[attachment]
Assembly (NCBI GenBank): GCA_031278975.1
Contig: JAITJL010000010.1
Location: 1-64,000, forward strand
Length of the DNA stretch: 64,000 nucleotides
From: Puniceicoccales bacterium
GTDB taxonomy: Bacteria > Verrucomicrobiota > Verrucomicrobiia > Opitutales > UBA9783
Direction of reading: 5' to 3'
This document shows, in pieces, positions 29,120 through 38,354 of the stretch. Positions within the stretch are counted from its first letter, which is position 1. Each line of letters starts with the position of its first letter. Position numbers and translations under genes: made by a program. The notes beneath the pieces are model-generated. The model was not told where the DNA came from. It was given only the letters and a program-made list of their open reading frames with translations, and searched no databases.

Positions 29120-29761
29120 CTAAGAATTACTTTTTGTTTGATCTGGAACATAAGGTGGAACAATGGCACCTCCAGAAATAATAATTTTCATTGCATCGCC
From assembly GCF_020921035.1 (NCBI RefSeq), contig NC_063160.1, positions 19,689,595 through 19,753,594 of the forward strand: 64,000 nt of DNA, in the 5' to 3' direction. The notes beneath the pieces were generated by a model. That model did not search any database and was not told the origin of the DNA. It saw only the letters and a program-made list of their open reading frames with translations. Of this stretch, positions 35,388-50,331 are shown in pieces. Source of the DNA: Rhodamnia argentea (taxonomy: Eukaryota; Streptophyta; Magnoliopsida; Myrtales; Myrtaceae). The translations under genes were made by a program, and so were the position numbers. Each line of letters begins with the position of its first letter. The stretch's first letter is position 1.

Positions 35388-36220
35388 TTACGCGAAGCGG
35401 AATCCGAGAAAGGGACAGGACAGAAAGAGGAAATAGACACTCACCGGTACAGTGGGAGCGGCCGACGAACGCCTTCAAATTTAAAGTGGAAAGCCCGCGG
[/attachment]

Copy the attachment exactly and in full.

Assembly (NCBI GenBank): GCA_031278975.1
Contig: JAITJL010000010.1
Location: 1-64,000, forward strand
Length of the DNA stretch: 64,000 nucleotides
From: Puniceicoccales bacterium
GTDB taxonomy: Bacteria > Verrucomicrobiota > Verrucomicrobiia > Opitutales > UBA9783
Direction of reading: 5' to 3'
This document shows, in pieces, positions 29,120 through 38,354 of the stretch. Positions within the stretch are counted from its first letter, which is position 1. Each line of letters starts with the position of its first letter. Position numbers and translations under genes: made by a program. The notes beneath the pieces are model-generated. The model was not told where the DNA came from. It was given only the letters and a program-made list of their open reading frames with translations, and searched no databases.

Positions 29120-29761
29120 CTAAGAATTACTTTTTGTTTGATCTGGAACATAAGGTGGAACAATGGCACCTCCAGAAATAATAATTTTCATTGCATCGCC
From assembly GCF_020921035.1 (NCBI RefSeq), contig NC_063160.1, positions 19,689,595 through 19,753,594 of the forward strand: 64,000 nt of DNA, in the 5' to 3' direction. The notes beneath the pieces were generated by a model. That model did not search any database and was not told the origin of the DNA. It saw only the letters and a program-made list of their open reading frames with translations. Of this stretch, positions 35,388-50,331 are shown in pieces. Source of the DNA: Rhodamnia argentea (taxonomy: Eukaryota; Streptophyta; Magnoliopsida; Myrtales; Myrtaceae). The translations under genes were made by a program, and so were the position numbers. Each line of letters begins with the position of its first letter. The stretch's first letter is position 1.

Positions 35388-36220
35388 TTACGCGAAGCGG
35401 AATCCGAGAAAGGGACAGGACAGAAAGAGGAAATAGACACTCACCGGTACAGTGGGAGCGGCCGACGAACGCCTTCAAATTTAAAGTGGAAAGCCCGCGG